Indonesians in Hong Kong
A group of Indonesian migrant workers participated in Hong Kong 1 July marches rally.
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|Causeway Bay, Kowloon, Wan Chai|
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|Indonesians in Hong Kong|
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Indonesians in Hong Kong, numbering 102,100, form the second-largest ethnic minority group in the territory, behind Filipinos. Most Indonesians coming to Hong Kong today are those who arrive under limited-term contracts for employment as foreign domestic helpers. The Hong Kong Immigration Department allows the Indonesian consulate to force Indonesian domestic helpers to use employment agencies. Indonesian migrant workers in Hong Kong comprise 2.4% of all overseas Indonesian workers.
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In 2006, it was estimated that 102,100 Indonesians worked in Hong Kong, of whom between 80 and 90% are estimated to be women. This represents a growth of almost 250% from the 41,000 recorded six years earlier, while during the same period, the number of domestic helpers from the Philippines declined. Some newspaper reports attributed this to the fact that Filipinas were "harder to manage", and additionally to the better training of Indonesian domestic helpers. Employment agencies in Indonesia sending workers to Hong Kong typically provide at least three to six months of training in household work, including a basic course in Cantonese, whereas similar agencies in the Philippines provide only fourteen days of training. The Employment agencies in Indonesia also work together with agencies in Hong Kong to extract higher fees from Indonesians after they start working in Hong Kong. Part of this extra fee is the money that agencies pay to women in Indonesia to start the migration process. The fees owed by the workers for training and housing are non-negotiable and usually figure as four to seven months of salary deduction (HK$21,000 or US$2,709). Indonesian domestic helpers in Hong Kong are represented by two unions, the Indonesian Migrant Workers Union (IMWU) and Coalition of Indonesian Migrant Workers' Organisations (KOTKIHO, Koalisi Organisasi Tenaga Kerja Indonesia Hong Kong).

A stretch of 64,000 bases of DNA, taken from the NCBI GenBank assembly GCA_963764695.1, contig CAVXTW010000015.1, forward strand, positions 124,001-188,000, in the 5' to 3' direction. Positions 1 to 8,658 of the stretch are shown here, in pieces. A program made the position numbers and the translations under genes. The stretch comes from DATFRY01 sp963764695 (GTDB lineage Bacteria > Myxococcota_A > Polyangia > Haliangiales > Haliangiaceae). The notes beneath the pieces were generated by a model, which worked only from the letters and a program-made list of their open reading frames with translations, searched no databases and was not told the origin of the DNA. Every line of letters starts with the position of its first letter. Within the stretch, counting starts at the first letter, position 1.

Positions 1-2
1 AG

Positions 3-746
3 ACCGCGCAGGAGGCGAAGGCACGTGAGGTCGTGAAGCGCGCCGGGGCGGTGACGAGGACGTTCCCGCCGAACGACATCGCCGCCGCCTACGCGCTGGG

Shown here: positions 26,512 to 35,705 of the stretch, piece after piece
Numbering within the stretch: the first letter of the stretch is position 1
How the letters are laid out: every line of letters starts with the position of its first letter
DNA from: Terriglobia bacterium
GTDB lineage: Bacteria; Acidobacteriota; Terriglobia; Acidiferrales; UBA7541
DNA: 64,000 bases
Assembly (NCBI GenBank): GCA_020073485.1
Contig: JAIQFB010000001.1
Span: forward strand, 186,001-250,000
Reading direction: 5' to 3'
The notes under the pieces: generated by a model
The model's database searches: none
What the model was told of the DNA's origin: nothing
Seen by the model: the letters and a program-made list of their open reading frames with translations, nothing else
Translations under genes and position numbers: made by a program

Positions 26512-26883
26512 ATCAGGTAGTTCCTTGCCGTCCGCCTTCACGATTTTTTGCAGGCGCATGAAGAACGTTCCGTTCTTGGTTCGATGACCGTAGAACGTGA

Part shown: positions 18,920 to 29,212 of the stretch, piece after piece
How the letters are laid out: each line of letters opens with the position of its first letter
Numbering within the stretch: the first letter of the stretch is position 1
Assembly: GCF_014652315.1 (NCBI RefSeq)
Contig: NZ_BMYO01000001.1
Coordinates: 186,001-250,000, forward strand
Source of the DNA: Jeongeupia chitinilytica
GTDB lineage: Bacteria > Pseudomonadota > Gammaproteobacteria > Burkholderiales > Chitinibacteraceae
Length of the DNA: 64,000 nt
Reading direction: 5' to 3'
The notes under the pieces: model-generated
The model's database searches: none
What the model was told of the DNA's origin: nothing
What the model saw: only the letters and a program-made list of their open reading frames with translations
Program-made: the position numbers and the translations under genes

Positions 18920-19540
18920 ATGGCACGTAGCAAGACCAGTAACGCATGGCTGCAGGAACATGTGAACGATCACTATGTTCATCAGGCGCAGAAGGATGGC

According to organisations representing migrant workers, police intimidation of migrant workers is also a problem. Underpayment of wages and employer abuse is also a problem; Indonesian workers are widely paid as little as HK$1800 to HK$2000 per month. During the May 1998 riots in Jakarta, the Hong Kong government threatened to expel Indonesian labourers in Hong Kong in response to the Indonesian government's inaction on crimes committed against ethnic Chinese women; however, in the end, they did not act on this threat.
Pre-migration experience for inductees into the domestic labor migration system involves overcrowding, shortage of food and facilities, abuse, and exploitation because the minimum standard regulation of the training centers set by the Indonesian Labour Department are not enforced. The camps in which the young women migrants are made to stay for the duration of their training also double as a system of incarceration. Following the period of training, the workers will spend up to a few years indefinitely detained until a job offer is made in order to prevent pregnancy and ensure that workers will be available when jobs are requested.
The living conditions in the centers are very poor. Women are made to sleep on the floor packed tightly against each other, and only one bucket of water is afforded per person for bathing. There is little medical care for the health problems that result from these conditions, and physical and sexual abuse is a prevailing reality. Even the trip from home to the migration center often involves being sexually abused by the training center recruiter.
Remittances and savings
Indonesians in Hong Kong send remittances less frequently than Indonesians in Japan and Singapore, or Filipinos in Hong Kong; they were also somewhat less likely than Filipinos to use a bank to send such remittances, instead relying on friends or other informal networks such as hawala. Contrary to the trend in Latin America, where remittances from relatives working in the United States are often used to meet daily expenses or for other consumption, in one 2005 survey, more than half of Indonesian workers in Hong Kong reported that their families used their remittances to start businesses, each creating between one and five jobs.
Within their communities, services are provided to Indonesian Muslims and other Muslims mainly by NGOs. Most of these NGOs have courses in Arabic and the Quran so that children and newly Muslim people can learn the religion practices and language they need. There are seven Islamic schools in Hong Kong, run mainly by Islamic NGOs, for example the Chinese Muslim Cultural and Fraternal Association. Some of them have membership schemes and provide services like library, retails, etc. Some of the people also gather in the Mosques during religious celebrations. If they seem to mainly interact within their own local communities, it is because their social values and moral standards are different from mainstream Hong Kong culture.
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